## Activity & Ionic Strength

*Activity vs. Concentration (Non-ideal Solutions)*

Ions in solution interact with each other and with H_{2}O molecules. In this way, ions behave chemically like they are less concentrated than they really are (or measured). This effective concentration, which is available for reactions, is called *activity*:

(1) | activity a_{i} = effective concentration ≤ real concentration c_{i} |

In (infinitely) dilute solutions, i.e. at low concentrations c_{i} and at low background salt concentrations, the ionic interactions can be ignored, and we have

(2) | ideal solution: a_{i} = c_{i} |

Usually, solutions are *non-ideal*. Hence, all hydrochemical calculations with *aqion* are based on activities (rather than concentrations).

*Activity Coefficient*

Once we know the concentration of the free ion c_{i} we convert it to the activity a_{i} by the free-ion activity coefficient γ_{i}:

(3) | a_{i} = γ_{i} c_{i} |
( activity = γ_{i} × concentration ) |

In the very limit of infinitely dilute systems the activity coefficient becomes 1:

(4) | ideal solution: γ_{i} = 1 |

γ_{i} corrects for electrostatic shielding by other ions; hence, γ_{i} depends on the *ionic strength* (i.e. the concentration of electrical charge). There are several approaches to calculate the activity coefficients.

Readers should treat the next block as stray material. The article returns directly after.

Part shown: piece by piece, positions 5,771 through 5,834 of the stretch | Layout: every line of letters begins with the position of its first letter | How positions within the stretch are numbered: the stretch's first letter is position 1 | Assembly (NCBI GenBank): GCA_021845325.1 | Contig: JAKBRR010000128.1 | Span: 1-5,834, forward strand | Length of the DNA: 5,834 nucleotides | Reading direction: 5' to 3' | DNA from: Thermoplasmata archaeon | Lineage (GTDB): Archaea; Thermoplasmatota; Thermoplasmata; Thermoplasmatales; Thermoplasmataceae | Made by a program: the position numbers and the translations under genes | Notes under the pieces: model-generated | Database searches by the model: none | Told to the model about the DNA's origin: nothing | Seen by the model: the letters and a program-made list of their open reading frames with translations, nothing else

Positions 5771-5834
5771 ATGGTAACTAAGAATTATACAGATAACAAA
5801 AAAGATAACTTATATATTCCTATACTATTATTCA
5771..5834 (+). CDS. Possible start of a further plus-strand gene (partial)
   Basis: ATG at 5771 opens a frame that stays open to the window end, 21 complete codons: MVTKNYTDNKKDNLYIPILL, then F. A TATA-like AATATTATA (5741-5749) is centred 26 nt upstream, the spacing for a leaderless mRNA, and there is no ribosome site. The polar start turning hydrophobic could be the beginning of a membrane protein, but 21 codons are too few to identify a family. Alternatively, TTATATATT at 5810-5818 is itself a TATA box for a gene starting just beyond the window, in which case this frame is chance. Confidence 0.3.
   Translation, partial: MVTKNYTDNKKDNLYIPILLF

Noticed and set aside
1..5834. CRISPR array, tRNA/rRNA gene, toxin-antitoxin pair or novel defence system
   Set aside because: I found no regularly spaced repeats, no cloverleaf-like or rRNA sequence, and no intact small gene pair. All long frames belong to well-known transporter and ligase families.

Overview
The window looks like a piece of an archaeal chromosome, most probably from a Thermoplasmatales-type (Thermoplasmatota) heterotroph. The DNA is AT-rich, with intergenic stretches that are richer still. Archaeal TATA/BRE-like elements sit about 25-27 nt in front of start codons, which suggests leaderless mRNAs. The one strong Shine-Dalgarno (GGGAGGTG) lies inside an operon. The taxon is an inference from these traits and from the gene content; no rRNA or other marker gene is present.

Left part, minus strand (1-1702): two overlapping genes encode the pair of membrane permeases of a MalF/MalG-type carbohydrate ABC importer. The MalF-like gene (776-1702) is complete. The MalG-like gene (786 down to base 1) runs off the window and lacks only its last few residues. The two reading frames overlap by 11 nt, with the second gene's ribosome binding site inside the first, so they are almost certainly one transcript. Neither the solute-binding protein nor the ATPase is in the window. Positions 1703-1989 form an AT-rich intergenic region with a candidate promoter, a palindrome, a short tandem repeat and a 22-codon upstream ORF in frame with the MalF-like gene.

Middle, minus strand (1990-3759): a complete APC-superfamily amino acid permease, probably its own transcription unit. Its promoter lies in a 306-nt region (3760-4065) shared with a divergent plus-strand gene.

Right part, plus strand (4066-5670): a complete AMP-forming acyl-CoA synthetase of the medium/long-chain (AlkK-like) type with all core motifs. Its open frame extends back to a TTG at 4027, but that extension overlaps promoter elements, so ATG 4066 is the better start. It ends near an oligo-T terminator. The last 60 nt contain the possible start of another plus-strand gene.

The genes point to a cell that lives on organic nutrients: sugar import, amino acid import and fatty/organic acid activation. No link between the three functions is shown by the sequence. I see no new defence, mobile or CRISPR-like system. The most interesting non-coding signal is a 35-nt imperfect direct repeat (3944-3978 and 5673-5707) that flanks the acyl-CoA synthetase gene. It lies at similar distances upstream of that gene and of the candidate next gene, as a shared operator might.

*Ionic Strength*

The ionic strength of a solution is a function of the concentration of all ions present in a solution:

(5) | \(\large I = \frac{1}{2} \, \sum\limits_{i}z_{i}^{2} \, c_{i}\) |

Here, c_{i} and z_{i} are the molar concentration and the charge of ion i. The sum is taken over all ions in the solution. Due to the square of z_{i}, multivalent ions contribute strongly to the ionic strength. [Note: In literature the ionic strength, *I*, is also abbreviated by the Greek symbol μ.]

*aqion* displays the ionic strength of each aqueous solution in the output tables. For comparison: Typical ionic strentgths of natural waters are

surface water | I = 0.001 – 0.005 M |

potable water / groundwater | I = 0.001 – 0.02 M |

seawater | I = 0.7 M |

The ionic strength is related to both EC and TDS, respectively.

*Example: Ionic Strength of CaCl _{2}*

The ionic strength of a CaCl_{2} solution is calculated as follows:

\(\begin{align*} I \ &= \ \frac{1}{2} \left\{ z_{Ca}^2 \,[Ca^{+2}] + z_{Cl}^2\, [Cl^{-}] \,\right \} \\ &= \ \frac{1}{2} \left\{ z_{Ca}^2\, [CaCl_2] + z_{Cl}^2 \,2\, [CaCl_2] \,\right \} \\ &= \ \frac{1}{2} \left\{ 2^2 \,[CaCl_2] + (-1)^2 \,2\, [CaCl_2] \,\right \} \\ &= \ \ 3 \ [CaCl_2] \\ \end{align*}\) |

Here, rectangular brackets [..] symbolize molar concentrations. Please note the stoichiometric factor 2 of Cl^{-} in the second line.

Based on this equation, a 0.5 molar CaCl_{2} solution has an ionic strength of I = *3 × 0.5 M = 1.5 M*.

[You can check this result with aqion: Click on *New* and activate checkbox *Mol*, then enter Ca = *500 mM* and Cl = 1000 mM, then click on *Start*. In the output table, row “ionic strength” you will find: *1.5 mol/L*.]